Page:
Love and Poetry - (2016)    

Margaret, Duchess of Newcastle

for soprano and piano


O Love, how thou art tired out with rhyme!
Thou art a tree whereon all poets clime;
And from thy branches every one takes some
Of thy sweet fruit, which Fancy feeds upon.
But now thy tree is left so bare and poor,
That they can scarcely gather one plumb more.

2 pages, circa 2' 00"

Margaret, Duchess of Newcastle (c. 1623– c.1673-4)


Margaret Cavendish was seen in one source "by her contemporaries as being rather eccentric. She was extravagant and flirtatious, accused of using speech full of 'oaths and obscenity', and was noted for her unusual sense of fashion. This reputation for eccentricity survives today, when Margaret is widely referred to as 'Mad Madge'." Perhaps mad by social conventions of that time, but she was a prolific writer, with such as Poems and Fancies (1653), The World's Olio (1655), Philosophical and Physical Opinions (1655), A True Relation of the birth, breeding and life of Margaret Cavendish (1656), Nature's Pictures (1656), Love's Adventures (1662), Plays (1662), Orations of divers sorts (1662), CCXI socialble Letters (1664), Philosophical Letters (1664), Observations on Experimental Philosophy (1666), Grounds of Natural Philosophy (1668), and Grounds of Natural Philosophy (1668).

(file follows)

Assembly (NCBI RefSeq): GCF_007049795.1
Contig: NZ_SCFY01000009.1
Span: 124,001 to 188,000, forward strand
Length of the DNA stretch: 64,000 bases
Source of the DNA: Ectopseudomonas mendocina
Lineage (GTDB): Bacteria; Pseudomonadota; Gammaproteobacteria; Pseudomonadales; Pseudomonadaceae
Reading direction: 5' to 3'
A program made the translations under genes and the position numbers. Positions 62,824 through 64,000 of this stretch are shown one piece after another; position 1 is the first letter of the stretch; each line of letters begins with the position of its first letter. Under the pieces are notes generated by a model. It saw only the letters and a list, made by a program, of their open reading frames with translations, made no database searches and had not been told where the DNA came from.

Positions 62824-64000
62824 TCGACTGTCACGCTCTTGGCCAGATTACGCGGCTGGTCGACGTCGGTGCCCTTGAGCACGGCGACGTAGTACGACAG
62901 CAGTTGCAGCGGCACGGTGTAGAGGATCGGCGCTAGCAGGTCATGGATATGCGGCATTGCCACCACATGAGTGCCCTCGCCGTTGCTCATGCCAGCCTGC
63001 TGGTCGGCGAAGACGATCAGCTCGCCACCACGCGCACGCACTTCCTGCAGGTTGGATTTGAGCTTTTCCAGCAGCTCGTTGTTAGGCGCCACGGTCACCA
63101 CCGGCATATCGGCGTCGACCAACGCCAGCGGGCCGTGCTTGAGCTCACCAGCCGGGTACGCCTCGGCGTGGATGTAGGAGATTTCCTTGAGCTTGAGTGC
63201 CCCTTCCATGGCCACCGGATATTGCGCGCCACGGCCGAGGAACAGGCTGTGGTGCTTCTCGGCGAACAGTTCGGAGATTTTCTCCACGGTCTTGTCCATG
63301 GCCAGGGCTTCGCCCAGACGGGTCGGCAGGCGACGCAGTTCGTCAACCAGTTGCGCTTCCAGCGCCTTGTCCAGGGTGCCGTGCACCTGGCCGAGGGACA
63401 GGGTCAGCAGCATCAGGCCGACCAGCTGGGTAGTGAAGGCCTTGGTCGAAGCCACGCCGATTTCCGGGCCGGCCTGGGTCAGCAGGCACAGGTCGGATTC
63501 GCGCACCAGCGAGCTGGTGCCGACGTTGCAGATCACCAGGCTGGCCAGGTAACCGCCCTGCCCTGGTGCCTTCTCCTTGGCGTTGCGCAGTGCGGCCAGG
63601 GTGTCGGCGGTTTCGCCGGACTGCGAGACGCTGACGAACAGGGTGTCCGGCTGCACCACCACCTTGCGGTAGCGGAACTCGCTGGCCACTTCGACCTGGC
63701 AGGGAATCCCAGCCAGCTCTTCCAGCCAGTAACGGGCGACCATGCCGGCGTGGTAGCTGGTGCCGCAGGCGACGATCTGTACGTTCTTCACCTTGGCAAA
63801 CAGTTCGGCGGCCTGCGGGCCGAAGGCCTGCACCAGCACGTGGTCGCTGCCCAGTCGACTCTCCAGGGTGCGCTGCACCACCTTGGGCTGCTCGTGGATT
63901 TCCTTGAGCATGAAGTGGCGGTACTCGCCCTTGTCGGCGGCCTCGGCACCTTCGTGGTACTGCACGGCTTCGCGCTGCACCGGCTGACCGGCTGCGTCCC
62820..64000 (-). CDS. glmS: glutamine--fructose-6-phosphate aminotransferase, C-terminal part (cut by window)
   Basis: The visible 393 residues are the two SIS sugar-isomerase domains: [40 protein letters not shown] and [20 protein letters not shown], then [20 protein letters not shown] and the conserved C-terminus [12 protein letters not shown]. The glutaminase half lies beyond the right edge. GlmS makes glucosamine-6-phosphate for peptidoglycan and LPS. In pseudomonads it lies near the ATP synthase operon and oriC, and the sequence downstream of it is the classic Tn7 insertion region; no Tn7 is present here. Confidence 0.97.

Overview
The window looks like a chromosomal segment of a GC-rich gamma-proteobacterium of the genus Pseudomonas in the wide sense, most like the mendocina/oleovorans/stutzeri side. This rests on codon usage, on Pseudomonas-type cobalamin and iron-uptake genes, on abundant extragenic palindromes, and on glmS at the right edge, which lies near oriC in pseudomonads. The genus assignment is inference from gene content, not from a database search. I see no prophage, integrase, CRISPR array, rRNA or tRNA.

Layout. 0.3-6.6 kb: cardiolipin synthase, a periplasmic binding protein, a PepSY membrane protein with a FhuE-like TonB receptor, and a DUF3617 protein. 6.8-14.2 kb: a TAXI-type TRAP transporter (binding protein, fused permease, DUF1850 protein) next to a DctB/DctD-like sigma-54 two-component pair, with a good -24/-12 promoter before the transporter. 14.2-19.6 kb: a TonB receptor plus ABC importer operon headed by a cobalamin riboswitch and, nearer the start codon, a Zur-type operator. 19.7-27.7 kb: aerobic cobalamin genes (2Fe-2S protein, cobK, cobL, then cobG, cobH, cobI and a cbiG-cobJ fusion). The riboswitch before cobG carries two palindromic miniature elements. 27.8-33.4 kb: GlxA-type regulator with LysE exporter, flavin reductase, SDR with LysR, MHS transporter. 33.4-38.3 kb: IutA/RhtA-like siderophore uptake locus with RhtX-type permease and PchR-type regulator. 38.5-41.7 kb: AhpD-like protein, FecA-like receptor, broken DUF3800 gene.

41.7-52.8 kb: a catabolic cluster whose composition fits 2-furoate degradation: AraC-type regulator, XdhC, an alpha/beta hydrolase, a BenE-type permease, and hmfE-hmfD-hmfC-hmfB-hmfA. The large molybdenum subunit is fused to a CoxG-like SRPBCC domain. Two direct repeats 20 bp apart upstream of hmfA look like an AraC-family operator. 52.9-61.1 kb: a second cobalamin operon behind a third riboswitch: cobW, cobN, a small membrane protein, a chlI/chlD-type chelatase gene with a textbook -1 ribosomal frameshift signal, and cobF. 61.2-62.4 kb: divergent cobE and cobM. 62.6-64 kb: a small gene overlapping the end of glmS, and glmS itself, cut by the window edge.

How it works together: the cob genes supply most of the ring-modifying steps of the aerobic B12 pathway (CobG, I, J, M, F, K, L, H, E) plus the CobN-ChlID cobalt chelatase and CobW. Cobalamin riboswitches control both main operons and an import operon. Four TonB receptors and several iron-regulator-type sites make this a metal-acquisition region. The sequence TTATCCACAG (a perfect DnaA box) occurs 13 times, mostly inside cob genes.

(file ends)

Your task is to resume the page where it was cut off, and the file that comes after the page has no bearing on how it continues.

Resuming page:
The setting is a simple song form taking the single stanza and treating it as if two. The "Tristan" coloring (polytonal via the minor tenth) of the diminished minor seven is piled together as an opening gesture, before the now-ironic text takes its lyrical stage. Given the centuries following Margaret's sentiment that "love" is tired our with rhyme which provide today with love poems aplenty, this text is a historical amusement at the minimum. The text was found in the anthology, A Book of Women’s Verse. ed. by J. C. Squire, 1921.




The score for Love and Poetry is available as a free PDF download, though any major commercial performance or recording of the work is prohibited without prior arrangement with the composer. Click on the graphic below for this piano-vocal score.


Love and Poetry